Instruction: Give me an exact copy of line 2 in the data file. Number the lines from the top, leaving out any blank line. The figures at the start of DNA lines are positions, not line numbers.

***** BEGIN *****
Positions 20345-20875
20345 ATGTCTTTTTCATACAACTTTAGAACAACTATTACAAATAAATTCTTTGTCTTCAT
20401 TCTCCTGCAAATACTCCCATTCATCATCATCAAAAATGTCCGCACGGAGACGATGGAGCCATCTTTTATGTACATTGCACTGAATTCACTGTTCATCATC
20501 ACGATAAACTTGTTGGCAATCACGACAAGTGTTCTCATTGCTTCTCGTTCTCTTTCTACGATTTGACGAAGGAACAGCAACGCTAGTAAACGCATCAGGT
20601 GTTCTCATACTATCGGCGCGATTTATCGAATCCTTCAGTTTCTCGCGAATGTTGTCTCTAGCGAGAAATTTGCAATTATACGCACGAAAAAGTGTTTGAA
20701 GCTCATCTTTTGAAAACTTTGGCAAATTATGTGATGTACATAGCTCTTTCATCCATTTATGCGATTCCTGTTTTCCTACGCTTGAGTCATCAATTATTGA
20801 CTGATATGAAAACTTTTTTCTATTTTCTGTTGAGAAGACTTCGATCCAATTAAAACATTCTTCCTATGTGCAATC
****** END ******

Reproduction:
20345 ATGTCTTTTTCATACAACTTTAGAACAACTATTACAAATAAATTCTTTGTCTTCAT